The latest track from Omnihility, "Psychotic Annihilation" from their forthcoming Dominion of Misery, is one of those tracks that inspires adjectives. 'Ferocious' comes to mind. 'Punishing' does too. 'Relentlessly brutal' would also work, if we're accepting adjectival phrases too. But rather than have me wrack my vocabulary for the perfect descriptor, why don't you just brace yourself, have a listen, and then come up with something on your own. Best one gets a cookie.

Thursday, 28 January 2016

Monday the 18th: Orpheus Omega - Practice Makes Pathetic

     In the alternate timeline that is Loud Noises, it's just now Monday the 18th of January, so let's do a Metal Monday post like it's ten days go!

     More specifically, let's do a Melodic Metal Monday post, with a little something slick n' crunchy from Australian (surprise!) melodeath band Orpheus Omega and their latest album Partum Vita Mortem. If you want a quick touchstone for tracks like today's song "Practice Makes Pathetic", the first one that springs to my mind is In Flames, but I've seen a comparison or two to Dark Tranquility that I wouldn't argue with either. But the bottom line is that a listen to these guys will reward with some meaty, decently heavy stuff that's got some catchy melodies and some good production values. If that's your jam, then make Orpheus Omega your jam too.

Wednesday, 27 January 2016

Sunday the 17th: Protest the Hero - Underbite

     If you're a Protest the Hero fan, chances are you're already familiar with their recent Pacific Myth EP project being recorded and released one track per month over on Bandcamp. Maybe you're even a subscriber already. But if you're not necessarily a Protest fan, you might only have heard about this Pacific Myth thing from me (please, let me hold onto the delusion that I'm somehow your go-to for this kind of thing). And unfortunately, since Pacific Myth is a subscription-based project, I can really only recommend new songs to you when they come out, rather than linking you directly to the goods.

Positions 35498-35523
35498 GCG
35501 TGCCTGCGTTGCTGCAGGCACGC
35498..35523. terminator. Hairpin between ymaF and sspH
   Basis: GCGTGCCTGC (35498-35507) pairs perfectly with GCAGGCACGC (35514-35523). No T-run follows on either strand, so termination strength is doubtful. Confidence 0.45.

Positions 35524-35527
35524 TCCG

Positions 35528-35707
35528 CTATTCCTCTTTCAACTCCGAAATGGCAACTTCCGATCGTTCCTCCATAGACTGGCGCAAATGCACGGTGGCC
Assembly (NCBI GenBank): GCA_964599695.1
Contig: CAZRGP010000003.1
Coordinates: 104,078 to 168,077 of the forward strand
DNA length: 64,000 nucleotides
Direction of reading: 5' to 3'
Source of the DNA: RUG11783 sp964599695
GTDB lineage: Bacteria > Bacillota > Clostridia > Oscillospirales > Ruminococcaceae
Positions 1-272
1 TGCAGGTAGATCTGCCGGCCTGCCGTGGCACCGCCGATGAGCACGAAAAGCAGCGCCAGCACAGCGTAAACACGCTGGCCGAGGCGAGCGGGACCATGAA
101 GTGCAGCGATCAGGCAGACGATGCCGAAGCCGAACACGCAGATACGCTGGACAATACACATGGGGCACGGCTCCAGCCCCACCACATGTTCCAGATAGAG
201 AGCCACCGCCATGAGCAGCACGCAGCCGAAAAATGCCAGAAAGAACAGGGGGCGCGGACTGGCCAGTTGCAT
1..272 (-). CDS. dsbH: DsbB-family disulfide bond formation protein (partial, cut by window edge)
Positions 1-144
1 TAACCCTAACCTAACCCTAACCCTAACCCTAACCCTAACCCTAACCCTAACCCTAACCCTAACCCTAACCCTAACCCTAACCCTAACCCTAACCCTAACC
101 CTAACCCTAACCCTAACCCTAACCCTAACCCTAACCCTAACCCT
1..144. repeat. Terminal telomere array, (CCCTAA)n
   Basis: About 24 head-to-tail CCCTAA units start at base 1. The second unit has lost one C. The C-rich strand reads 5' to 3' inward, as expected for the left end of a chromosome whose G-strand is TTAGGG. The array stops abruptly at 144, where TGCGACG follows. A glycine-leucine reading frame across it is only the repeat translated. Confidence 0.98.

So today I'm going to be a nice guy. Rather than pointing you at the latest Pacific Myth track (called "Cataract", which you definitely should check out if you get the chance) I'm just going to hit you with a tasty tune from the band's last LP, 2013's Volition. "Underbite" is a characteristically high energy song with a characteristically acerbic and tongue-in-cheek take on rock stardom and the music industry. Would you expect anything less from Rody and the Gang?

Saturday the 16th: Pillars in the Sky - 72 hours remain

     Regular readers will know that I'm a fan of cool instrumental stuff, and they may also have picked up on the fact that, as a solo act myself here at Loud Noises (and in my former life working on The Icarus Project...ask me about it sometime...), I'm always interested to hear a solo artist that can grab me as much as a full band. Pillars in the Sky is exactly the kind of act I like to find out about.